When I’m working in the garden, I’m hardly thinking at all. One leaf, one root at a time, I am in the moment. It’s the closest thing to a meditative experience in my life.

The entry for May 1st, in my little book of positive thoughts, says this:

The secret of prayer is to find the process that will most effectively open your mind humbly to God. So experiment with fresh prayer formulas. Practice new skills and get new insights.

May 7th, I have heard, is the National Day of Prayer.

If the sun is shining, I’ll be on my knees…with my hands in the dirt.


14 responses »

    • I love that entry, too, Tammy. Some, I have to admit, are a little over the top for my cynical nature…but good thoughts, anyway. Thanks for reading, and for your comments!

  1. A lovely and thoughtful post. I enjoyed this and although it inspires me, I no longer have the strength to work in the yard as I once did. This am I pulled a few weeds here and there and wove some passion vine tendrils through the chain link fence. I just stood for several minutes and looked over the butterfly patch to see what else I can plant in some empty spaces.

    I pray and I try to follow through as best I can and I do fall short for sure.

    • You only fall short because you set such high standards for yourself, I’m sure. Every year I find I have less strength, less stamina. It’s a bitter pill to swallow, admitting I can’t still do all that I once could. Thanks for reading, and for your comments!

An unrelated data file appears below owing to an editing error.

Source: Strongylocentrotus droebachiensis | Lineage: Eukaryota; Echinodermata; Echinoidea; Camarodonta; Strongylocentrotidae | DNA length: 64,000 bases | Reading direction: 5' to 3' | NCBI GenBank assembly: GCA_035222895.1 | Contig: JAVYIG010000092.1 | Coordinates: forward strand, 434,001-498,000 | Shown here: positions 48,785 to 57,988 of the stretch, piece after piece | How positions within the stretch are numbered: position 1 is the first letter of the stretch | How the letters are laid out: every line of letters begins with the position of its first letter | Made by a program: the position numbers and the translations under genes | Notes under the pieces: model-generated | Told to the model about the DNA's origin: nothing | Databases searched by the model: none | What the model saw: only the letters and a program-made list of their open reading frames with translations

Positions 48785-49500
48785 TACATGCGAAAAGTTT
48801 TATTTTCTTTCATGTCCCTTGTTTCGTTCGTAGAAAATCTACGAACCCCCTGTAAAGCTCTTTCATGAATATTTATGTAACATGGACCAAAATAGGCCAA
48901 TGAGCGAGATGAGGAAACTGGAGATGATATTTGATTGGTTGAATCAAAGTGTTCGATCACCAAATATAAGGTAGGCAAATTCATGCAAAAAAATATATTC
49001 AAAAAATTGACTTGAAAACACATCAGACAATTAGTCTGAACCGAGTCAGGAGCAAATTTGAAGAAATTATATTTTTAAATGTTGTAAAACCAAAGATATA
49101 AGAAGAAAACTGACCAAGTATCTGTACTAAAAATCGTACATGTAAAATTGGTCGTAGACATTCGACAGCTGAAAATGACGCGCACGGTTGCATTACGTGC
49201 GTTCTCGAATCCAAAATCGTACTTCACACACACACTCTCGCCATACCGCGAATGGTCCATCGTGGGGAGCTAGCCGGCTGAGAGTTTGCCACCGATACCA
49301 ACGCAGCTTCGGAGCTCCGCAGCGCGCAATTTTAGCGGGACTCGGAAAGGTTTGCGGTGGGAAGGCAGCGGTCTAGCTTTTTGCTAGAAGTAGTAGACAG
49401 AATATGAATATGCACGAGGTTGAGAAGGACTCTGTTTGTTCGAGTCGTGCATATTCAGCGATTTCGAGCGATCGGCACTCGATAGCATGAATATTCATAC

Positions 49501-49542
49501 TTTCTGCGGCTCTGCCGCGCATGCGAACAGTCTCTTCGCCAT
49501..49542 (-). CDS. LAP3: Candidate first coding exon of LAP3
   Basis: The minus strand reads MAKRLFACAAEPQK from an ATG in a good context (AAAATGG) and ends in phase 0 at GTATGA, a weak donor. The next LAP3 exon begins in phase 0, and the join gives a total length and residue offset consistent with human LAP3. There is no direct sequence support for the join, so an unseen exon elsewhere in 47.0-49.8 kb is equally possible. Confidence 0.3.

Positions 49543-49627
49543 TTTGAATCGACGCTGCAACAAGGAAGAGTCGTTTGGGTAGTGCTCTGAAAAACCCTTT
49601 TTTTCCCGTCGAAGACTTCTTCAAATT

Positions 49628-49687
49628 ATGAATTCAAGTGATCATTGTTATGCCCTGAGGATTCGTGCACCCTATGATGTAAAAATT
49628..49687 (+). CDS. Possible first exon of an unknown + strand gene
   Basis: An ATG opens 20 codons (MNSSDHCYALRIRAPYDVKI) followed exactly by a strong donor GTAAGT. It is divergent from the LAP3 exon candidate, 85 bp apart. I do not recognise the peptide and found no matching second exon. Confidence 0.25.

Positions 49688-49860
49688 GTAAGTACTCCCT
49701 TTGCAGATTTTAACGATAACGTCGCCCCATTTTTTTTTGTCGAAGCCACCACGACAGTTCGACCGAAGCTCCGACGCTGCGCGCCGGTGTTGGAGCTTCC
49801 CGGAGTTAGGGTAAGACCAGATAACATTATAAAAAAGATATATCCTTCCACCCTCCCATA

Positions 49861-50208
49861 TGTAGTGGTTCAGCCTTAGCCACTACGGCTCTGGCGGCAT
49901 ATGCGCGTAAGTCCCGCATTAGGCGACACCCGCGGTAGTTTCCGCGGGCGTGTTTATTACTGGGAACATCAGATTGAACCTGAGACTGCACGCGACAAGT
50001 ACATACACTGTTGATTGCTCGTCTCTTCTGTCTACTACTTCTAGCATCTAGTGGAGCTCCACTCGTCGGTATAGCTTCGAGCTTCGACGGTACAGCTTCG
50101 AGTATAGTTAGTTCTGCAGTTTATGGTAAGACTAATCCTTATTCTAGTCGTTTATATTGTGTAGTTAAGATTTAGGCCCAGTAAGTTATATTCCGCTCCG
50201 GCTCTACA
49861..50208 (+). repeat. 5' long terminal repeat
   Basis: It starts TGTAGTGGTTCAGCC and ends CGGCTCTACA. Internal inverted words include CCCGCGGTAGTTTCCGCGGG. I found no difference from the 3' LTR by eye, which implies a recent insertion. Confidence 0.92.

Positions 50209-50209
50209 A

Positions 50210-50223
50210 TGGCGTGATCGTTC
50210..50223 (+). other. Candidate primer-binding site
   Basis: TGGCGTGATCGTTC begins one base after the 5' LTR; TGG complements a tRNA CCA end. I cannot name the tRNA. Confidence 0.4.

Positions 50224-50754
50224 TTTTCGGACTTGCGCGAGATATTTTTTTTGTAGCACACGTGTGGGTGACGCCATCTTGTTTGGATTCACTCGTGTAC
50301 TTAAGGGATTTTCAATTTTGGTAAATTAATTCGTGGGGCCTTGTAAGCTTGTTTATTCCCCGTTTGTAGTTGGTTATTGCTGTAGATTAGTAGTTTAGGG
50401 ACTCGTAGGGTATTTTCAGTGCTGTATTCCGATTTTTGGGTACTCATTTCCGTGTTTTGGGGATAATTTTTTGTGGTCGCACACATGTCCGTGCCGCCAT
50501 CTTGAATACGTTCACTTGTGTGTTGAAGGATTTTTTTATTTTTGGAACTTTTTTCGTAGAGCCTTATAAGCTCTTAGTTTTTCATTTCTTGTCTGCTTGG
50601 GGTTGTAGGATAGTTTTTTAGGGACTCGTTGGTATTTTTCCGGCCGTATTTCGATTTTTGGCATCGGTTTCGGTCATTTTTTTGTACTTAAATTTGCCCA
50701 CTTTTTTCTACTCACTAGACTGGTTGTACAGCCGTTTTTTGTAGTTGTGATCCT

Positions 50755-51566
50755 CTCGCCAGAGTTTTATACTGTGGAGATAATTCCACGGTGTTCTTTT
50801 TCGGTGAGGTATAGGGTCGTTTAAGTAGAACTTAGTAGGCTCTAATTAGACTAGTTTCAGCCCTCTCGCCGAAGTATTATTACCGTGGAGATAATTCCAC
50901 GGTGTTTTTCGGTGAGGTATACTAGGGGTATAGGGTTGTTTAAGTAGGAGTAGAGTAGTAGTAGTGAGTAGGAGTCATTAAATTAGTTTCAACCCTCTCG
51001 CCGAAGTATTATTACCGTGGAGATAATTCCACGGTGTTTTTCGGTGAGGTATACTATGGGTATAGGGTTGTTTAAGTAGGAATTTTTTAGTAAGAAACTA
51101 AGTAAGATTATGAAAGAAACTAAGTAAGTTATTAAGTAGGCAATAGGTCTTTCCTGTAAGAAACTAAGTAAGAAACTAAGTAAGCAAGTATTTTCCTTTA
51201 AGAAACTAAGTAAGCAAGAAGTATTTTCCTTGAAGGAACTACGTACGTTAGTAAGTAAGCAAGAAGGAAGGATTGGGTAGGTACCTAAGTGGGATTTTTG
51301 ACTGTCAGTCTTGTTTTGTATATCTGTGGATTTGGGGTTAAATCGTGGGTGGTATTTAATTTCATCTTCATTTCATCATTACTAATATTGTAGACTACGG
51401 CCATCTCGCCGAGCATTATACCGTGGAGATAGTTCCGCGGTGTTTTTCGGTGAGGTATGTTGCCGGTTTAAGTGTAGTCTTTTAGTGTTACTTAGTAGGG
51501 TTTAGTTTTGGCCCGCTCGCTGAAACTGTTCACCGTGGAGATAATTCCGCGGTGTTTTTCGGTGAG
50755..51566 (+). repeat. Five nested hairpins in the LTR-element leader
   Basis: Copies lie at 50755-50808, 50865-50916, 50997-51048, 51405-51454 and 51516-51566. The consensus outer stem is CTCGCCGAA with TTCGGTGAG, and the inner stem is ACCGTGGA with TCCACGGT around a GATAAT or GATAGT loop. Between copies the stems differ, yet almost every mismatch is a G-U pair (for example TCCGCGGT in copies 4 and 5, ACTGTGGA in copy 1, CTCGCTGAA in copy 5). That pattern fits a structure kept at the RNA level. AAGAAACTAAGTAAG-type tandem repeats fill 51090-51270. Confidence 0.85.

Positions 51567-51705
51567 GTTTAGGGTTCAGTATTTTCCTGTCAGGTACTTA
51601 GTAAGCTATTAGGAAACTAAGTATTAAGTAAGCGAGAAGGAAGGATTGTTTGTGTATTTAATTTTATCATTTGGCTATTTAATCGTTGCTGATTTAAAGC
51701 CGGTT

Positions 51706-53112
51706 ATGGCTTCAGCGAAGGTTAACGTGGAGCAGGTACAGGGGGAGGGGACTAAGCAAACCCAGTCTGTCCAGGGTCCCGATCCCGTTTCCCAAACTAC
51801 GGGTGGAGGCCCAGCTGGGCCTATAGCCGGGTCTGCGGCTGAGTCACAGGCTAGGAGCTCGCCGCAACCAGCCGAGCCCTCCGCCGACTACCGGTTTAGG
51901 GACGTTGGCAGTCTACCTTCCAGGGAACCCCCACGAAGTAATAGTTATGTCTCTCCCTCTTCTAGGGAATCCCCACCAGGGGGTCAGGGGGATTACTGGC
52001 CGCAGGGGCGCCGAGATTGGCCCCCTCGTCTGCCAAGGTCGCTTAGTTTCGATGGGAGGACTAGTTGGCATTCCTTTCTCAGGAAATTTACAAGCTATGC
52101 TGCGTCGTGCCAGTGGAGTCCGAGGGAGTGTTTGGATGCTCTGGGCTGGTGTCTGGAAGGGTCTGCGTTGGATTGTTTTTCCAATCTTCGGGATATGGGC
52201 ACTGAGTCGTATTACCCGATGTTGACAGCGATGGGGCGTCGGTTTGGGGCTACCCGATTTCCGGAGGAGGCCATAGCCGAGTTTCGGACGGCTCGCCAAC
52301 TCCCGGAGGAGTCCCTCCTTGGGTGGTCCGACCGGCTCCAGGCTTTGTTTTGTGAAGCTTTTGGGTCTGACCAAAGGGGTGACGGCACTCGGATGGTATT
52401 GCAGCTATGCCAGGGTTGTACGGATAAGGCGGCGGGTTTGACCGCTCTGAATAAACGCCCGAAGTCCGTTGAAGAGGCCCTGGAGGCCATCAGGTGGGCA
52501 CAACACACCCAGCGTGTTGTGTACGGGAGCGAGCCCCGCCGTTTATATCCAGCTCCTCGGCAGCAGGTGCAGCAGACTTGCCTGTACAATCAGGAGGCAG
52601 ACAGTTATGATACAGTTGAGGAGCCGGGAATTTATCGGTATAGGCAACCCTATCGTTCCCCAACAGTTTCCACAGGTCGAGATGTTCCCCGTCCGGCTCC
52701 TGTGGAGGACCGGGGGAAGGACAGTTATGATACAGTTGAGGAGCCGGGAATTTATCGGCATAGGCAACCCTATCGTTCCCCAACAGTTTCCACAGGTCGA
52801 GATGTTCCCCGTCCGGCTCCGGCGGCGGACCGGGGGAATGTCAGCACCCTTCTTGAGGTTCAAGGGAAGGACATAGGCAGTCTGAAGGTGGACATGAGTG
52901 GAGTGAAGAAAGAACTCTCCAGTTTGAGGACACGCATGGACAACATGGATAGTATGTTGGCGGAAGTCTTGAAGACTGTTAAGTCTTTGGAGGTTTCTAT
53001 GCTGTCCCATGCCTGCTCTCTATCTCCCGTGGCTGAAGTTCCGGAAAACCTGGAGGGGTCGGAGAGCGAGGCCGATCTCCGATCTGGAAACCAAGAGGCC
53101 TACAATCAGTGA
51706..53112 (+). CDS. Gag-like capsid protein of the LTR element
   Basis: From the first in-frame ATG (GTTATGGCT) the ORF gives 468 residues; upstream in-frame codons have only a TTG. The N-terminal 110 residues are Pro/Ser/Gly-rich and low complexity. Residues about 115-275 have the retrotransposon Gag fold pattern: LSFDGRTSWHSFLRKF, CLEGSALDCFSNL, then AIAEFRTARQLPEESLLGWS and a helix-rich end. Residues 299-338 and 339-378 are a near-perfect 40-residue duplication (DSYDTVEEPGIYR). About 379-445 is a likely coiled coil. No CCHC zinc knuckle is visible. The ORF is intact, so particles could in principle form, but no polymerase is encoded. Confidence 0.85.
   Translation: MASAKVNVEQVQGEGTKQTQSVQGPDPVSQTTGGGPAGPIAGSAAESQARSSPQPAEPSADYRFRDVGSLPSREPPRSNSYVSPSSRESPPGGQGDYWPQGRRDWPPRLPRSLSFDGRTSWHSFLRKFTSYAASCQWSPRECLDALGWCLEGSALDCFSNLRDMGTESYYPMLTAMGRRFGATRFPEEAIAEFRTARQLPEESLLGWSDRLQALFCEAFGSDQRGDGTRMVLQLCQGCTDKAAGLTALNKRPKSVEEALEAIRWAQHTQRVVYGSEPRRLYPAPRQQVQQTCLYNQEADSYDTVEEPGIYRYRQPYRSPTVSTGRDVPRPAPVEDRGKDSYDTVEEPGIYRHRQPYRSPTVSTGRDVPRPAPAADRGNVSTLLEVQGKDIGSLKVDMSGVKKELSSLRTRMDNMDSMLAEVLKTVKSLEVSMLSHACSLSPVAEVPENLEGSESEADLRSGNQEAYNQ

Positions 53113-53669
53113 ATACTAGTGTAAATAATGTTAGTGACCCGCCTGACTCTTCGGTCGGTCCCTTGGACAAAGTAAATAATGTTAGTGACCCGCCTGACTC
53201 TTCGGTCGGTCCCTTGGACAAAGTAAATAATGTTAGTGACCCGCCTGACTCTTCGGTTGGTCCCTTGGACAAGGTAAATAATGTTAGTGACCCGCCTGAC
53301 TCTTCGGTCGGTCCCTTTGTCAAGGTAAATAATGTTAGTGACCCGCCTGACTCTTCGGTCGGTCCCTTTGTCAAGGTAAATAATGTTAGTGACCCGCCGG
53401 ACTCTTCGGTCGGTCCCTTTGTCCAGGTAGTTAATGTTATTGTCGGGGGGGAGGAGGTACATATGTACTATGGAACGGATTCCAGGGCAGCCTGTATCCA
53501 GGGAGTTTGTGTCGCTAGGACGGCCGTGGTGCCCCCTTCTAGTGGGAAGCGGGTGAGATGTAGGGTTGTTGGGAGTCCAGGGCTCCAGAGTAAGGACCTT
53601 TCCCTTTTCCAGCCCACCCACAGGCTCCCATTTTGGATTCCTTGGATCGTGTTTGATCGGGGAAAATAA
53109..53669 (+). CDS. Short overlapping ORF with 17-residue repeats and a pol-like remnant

2. “Kiss of the sun for pardon.
    Song of the birds for mirth.
    You’re closer to God’s heart in a garden
    Than any place on earth.” Author: Dorothy Frances Gurney

    Your post made me think of this Garden poem that I think of when I’m gardening until all thoughts leave my head and I’m just in a state of Being — much like what happens when I’m meditating.

    I loved the quote for today from Power of Positive Thinking! Thank you.

    Happy and Peaceful gardening to you!

  3. I have the most awful brown thumb in the world, but Husby has a talent. He says too that he gets a sense of the spiritual when he’s working in the garden. Happy Spring!

  4. Cindy, there is something prayerlike it’s true about gardening, or at the very least spiritual. I love feeling the earth and smelling it. It’s so exciting to watch the first little green shoot push through and stretch in the sunshine. Lovely. When you talk about your mom I think of mine. The years are passing and I try to take every opportunity to be with her and share a memory. Very nice post!

    • Oh, that’s the best you can do…I wish I had taken more time to listen to and appreciate my mom while she was here. There is something very basic about working in the earth. It seems spiritual, but maybe it’s just closest to our human nature, tending the earth and the growing things.

  5. Cindy, it’s good to stop by and read your words. I always do enjoy how you write, how you share your world (on your knees or when standing up.) It’s probably late enough in the comments to confess a secret to you. I have trouble praying for others, too. It feels better to simply acknowledge that they are perfectly where they need to be in their lives. Maybe they are and maybe they aren’t, but the deepest part of me wants to believe that…